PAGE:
Colombian Navy Seizes 203 Kilograms of Cocaine

The shipment was found in the false bottom of a homemade smuggling boat.
Myriam Ortega/Diálogo | 27 October 2017

Upon noticing fresh paint and an abnormal waterline, forces of the Colombian Navy proceeded to open the vessel’s false bottom to uncover the illegal shipment. (Photo: Colombian Navy)

The Gulf of Urabá, located in a banana-growing region of the northern coast of Colombia, extends from Cape Tiburón, on the Panamanian border, to the town of Arboletes, in the department of Antioquia. On average, 10 large cargo ships pass through its waters each week. Work, for the Urabá Coast Guard Station on constant alert to monitor 4,000 square kilometers of the nation’s maritime jurisdiction, is intense.

“Here, we have standing operating procedures with a force – a crew manning a vessel in the loading area of Port Bahía and in the southern part of the Gulf of Urabá,” Lieutenant Commander Diego Alejandro Gil, commander of the Urabá Coast Guard Station, told Diálogo. “In our maritime traffic control, we inspect boats coming and going from Turbo – river boats as well as oceangoing vessels.”

On September 5th, during one of these daily operations, Maritime Traffic Control detected a boat on its radar that was leaving the Bocas sector, heading north toward Panama. “We intercepted it, and during the inspection the officer noticed that they didn’t have a clearance document, boat registration or life vests – all of which are required for safe navigation,” Lt. Cmdr. Gil noted.

“The officers boarded the boat and noted that the deck had been freshly painted, as their boots were sticking to the vessel’s hull. They also observed that there was no load and little fuel,” Rear Admiral Juan Francisco Herrera Leal, commander of Task Force 73 Neptuno, told Diálogo. “The waterline in relation to the interior showed a difference that didn’t look right.”

Service members found a false bottom with several packages on the vessel and took it to the Coast Guard Station in Urabá. During the judicial process, officers identified the substance found as cocaine hydrochloride. “There were 203 kilograms of cocaine in 200 rectangular packages, a value of about $7 million,” Lt. Cmdr. Gil said. “The Colombian Navy crew took them into custody, and the narcotics were seized.”

More results for Agamemnon II

During the operation, officers found 203 kilograms of cocaine valued at approximately $7 million. (Photo: Colombian Navy)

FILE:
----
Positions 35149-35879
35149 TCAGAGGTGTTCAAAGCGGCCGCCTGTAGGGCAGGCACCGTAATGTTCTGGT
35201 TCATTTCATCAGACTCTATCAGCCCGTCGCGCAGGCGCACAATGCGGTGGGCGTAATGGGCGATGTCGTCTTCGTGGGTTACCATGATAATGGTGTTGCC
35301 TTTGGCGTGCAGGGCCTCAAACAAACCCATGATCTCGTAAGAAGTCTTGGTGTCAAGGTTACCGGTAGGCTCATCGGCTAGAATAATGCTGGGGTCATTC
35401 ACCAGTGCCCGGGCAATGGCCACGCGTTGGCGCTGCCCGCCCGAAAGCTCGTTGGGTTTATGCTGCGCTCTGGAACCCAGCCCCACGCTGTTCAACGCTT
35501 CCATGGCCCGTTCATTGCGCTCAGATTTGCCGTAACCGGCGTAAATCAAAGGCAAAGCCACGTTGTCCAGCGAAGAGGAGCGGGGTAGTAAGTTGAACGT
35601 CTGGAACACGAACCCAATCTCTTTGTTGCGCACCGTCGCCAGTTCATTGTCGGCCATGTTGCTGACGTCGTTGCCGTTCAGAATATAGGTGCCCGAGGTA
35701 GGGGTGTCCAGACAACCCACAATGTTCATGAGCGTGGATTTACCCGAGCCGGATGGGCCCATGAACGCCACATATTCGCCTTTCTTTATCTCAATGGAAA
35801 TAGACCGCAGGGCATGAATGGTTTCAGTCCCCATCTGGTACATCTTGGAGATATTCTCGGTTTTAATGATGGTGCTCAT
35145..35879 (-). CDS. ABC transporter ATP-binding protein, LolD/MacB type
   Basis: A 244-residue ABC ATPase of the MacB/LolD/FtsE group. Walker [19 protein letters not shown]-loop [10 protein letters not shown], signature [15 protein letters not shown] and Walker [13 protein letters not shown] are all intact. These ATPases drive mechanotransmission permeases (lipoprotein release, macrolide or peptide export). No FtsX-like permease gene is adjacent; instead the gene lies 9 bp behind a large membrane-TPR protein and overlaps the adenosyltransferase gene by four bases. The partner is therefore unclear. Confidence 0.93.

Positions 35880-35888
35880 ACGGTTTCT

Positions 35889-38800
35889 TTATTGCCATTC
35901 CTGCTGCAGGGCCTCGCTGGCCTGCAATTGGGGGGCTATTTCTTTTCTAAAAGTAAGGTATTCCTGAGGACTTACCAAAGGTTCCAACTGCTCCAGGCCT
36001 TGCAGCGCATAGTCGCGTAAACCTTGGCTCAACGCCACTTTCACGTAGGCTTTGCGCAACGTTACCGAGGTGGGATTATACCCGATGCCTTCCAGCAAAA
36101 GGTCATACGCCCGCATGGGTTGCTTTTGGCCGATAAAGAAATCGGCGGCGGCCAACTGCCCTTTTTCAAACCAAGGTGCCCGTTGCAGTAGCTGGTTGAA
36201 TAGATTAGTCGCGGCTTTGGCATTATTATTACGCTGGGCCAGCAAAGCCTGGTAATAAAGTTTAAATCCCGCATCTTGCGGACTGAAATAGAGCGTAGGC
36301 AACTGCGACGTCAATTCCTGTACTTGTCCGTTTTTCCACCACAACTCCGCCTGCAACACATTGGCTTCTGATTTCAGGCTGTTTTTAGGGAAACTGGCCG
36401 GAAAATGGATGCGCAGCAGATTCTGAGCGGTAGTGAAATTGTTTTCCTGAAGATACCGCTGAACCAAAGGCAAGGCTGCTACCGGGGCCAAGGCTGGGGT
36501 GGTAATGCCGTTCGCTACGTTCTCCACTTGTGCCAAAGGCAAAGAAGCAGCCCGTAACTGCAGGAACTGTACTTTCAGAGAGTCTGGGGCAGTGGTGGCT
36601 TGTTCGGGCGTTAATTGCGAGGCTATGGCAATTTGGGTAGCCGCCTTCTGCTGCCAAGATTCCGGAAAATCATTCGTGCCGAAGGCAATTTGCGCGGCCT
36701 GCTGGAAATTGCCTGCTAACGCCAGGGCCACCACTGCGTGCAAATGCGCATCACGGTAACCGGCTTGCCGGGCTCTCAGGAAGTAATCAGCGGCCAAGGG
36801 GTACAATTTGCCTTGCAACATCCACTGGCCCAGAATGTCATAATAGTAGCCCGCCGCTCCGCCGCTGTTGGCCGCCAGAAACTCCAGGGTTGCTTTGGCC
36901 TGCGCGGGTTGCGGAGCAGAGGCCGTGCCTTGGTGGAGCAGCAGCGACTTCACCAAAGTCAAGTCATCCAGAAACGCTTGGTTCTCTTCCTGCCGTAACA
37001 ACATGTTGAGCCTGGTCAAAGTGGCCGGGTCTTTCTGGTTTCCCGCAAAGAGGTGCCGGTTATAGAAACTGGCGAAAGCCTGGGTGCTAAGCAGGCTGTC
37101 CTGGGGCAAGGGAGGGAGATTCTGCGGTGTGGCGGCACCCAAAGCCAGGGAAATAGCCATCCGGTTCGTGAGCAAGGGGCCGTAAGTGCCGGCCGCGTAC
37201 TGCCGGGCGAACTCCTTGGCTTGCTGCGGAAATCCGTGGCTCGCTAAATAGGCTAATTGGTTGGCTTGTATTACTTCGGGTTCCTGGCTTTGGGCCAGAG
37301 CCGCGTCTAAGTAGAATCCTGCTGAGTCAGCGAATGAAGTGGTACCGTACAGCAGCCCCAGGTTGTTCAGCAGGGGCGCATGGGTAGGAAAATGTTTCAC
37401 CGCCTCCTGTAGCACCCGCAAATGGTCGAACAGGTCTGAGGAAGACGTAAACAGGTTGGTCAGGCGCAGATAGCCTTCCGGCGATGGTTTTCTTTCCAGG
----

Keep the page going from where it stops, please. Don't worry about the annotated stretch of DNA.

Throughout 2017, Agamemnon II, a military and police campaign to dismantle the organized armed group Gulf Clan, counted with other achievements as well. Thanks to Agamemnon II, the largest drug trafficking organization in the country, has been cut in half since 2015.

“This year [2017], the Urabá Coast Guard Station seized about 3.2 tons of cocaine in its jurisdiction,” Lt. Cmdr. Gil said. “Different methods [to smuggle drugs] were used. One was a parasitic device attached to the hull of the ship in the cargo area where bananas are exported. Our divers found it. In another operation, we found 5,400 banana boxes that contained 1.8 tons of cocaine.”

Blocking drug shipments

Faced with such hit, narco-traffickers had to change their strategy. In the past, criminals navigated in vessels with large engines and a storage capacity of 15 cubic meters. Today, traffickers use boats with smaller and less powerful engines and a maximum capacity of 6 cubic meters. With these vessels, traffickers smuggle drugs closer to the border to limit their loss in the event of an interdiction.

“We’ve been conducting ongoing operational work in critical strategic areas,” Rear Adm. Herrera said. “This is a really important joint operation with Panama, the National Border Service, and the National Air and Naval Service of Panama, which strengthens our ability to continue to neutralize this problem.”

Closing off the sea to drug trafficking rendered important results. Among those, in late September, the Colombian National Police – through Agamemnon II – seized seven tons of drugs at a banana farm off the coast of the Currulao sector. “The outcome was very important from the standpoint of quantity because this year opportunities to find such a large amount of drugs concentrated in one place have been few,” Rear Adm. Herrera concluded.

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